There is no idiomatic wrapper package that will make things easier to use, but the original API is pretty straightforward. The
nk package is fine for the start, then we'll figure out something better that just a wrapper.
Features (plain C version)
- Immediate mode graphical user interface toolkit
- Single header library
- Written in C89 (ANSI C)
- Small codebase (~15kLOC)
- Focus on portability, efficiency and simplicity
- No dependencies (not even the standard library if not wanted)
- Fully skinnable and customizable
- Low memory footprint with total memory control if needed or wanted
- UTF-8 support
- No global or hidden state
- Customizable library modules (you can compile and use only what you need)
- Optional font baker and vertex buffer output
This is a minimal state immediate mode graphical user interface single header toolkit written in ANSI C and licensed under public domain. It was designed as a simple embeddable user interface for application and does not have any dependencies, a default render backend or OS window and input handling but instead provides a very modular library approach by using simple input state for input and draw commands describing primitive shapes as output. So instead of providing a layered library that tries to abstract over a number of platform and render backends it only focuses on the actual UI.
Your Go application runs a loop where it handles input from the platform and manages the rendering backend. It uses Nuklear API bindings (the
nk package) to run UI commands for layout and event handling. Nuklear maintains a draw command list that is consumed by one of the rendering backends so the UI is displayed. In this case, a C program is being a middleman that does all the UI heavylifting for us, so we can focus on the application logic, event handling and drawing backends in Go.
Installation of nk
Supported platforms are:
- Windows 32-bit
- Windows 64-bit
- OS X
Android support is added using the android-go project, there is a corresponding backend for OpenGL ES 2.0 or 3.0 surface and input handling logic. Sophisticated things like scroll gestures will be added later.
Linux dependencies: (Header files required for GLFW)
# apt install xorg-dev
After that, standard
go get should work:
$ go get github.com/golang-ui/nuklear/nk
On desktop both OpenGL 2.1 and OpenGL 3.2 contexts are working fine, but by default OpenGL 3.2-core is used, to compile with OpenGL 2.1 support instead. The 2.1 backend is for legacy hardware or VMs like Parallels.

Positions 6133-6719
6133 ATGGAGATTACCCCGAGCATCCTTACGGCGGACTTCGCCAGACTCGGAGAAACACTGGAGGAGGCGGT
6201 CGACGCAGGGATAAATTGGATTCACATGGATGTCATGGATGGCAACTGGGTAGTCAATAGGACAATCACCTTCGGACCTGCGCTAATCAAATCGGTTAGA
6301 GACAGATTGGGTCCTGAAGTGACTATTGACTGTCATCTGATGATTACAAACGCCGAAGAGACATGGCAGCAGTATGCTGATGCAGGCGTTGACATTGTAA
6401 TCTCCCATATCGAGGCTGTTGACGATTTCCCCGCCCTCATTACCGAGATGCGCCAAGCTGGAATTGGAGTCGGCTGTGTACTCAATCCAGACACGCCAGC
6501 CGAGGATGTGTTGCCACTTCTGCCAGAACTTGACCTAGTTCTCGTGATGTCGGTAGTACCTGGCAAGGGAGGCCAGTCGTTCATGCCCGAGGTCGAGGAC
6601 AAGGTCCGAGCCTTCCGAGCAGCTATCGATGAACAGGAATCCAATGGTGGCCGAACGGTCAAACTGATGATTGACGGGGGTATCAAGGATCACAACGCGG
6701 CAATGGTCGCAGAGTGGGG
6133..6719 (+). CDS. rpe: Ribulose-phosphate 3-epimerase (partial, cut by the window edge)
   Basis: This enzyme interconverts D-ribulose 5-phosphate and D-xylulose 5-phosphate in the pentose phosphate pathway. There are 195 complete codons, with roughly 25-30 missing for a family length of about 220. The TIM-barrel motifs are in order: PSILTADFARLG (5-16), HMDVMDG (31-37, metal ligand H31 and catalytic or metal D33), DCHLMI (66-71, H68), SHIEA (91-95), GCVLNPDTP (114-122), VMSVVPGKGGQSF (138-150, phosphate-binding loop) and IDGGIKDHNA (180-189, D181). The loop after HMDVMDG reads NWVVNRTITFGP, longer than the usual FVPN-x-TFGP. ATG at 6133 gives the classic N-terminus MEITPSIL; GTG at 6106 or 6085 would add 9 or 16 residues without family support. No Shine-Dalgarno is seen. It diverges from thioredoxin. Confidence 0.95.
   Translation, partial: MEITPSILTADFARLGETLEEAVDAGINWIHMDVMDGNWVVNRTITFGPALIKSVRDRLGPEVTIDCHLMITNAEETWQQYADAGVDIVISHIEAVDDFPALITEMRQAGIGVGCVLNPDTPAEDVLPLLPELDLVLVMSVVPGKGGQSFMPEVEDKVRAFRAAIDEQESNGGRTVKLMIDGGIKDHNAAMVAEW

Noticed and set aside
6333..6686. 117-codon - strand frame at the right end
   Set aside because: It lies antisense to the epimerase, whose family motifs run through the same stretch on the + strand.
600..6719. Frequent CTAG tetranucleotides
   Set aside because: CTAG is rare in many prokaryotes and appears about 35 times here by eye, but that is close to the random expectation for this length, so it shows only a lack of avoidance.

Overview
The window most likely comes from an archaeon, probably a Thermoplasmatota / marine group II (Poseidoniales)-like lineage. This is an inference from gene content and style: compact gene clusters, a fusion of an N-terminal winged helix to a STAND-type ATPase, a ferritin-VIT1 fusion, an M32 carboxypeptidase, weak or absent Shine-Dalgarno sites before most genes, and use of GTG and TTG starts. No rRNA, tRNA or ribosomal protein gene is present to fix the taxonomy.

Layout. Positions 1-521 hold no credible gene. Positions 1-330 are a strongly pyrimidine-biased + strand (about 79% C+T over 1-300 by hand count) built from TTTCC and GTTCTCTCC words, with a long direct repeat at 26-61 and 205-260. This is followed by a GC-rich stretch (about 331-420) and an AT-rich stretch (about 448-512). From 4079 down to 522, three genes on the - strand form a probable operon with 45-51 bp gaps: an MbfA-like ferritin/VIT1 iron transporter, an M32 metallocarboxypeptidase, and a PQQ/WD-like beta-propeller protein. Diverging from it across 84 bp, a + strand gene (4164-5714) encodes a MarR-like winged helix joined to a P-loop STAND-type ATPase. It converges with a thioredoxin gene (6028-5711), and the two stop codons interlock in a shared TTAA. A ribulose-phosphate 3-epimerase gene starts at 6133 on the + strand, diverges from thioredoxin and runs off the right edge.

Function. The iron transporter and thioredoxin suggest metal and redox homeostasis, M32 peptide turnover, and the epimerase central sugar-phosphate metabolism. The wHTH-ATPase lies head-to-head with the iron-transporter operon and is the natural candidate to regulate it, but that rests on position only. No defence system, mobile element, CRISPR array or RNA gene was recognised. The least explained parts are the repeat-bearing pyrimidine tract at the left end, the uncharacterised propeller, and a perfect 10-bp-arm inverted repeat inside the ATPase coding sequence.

$ go get -tags opengl2 github.com/golang-ui/nuklear/nk
Additional steps for Windows users:
- Get MinGW compiler toolchain and MSYS via MinGW installer;
- Open MSYS shell (usually
Then everything should go smooth.
$ go version go version go1.6.2 windows/386 $ gcc -v COLLECT_GCC=C:\MinGW\bin\gcc.exe Thread model: posix gcc version 5.3.0 (GCC) $ go install github.com/golang-ui/nuklear/nk
-tags sdl2 to run with SDL2 instead of GLFW. SDL2 requires additional installation process, see SDL2. Use GLFW if you want to stay go-get-able.
In order run Android demo app nk-android make sure that you've prepared your environent as described in plain example Android app. Namely you need to install Android SDK, tools and run
$ cd $GOPATH/src/github.com/golang-ui/nuklear/cmd/nk-android $ make toolchain # need to run once # the regular routine: $ make $ make install $ make listen
There is an example app nk-example that shows the usage of Nuklear GUI library, based on the official demos.
$ go get github.com/golang-ui/nuklear/cmd/nk-example $ nk-example 2016/09/23 23:13:09 glfw: created window 400x500 2016/09/23 23:13:10 [INFO] button pressed! 2016/09/23 23:13:10 [INFO] button pressed! 2016/09/23 23:13:10 [INFO] button pressed!
Another more realistic Go application that uses Nuklear to do its GUI, a simple WebM player:
Rebuilding the package
You will need to get the c-for-go tool installed first.
$ git clone https://github.com/golang-ui/nuklear && cd nuklear $ make clean $ make
All the code except when stated otherwise is licensed under the MIT license. Nuklear (ANSI C version) is in public domain, authored from 2015-2016 by Micha Mettke.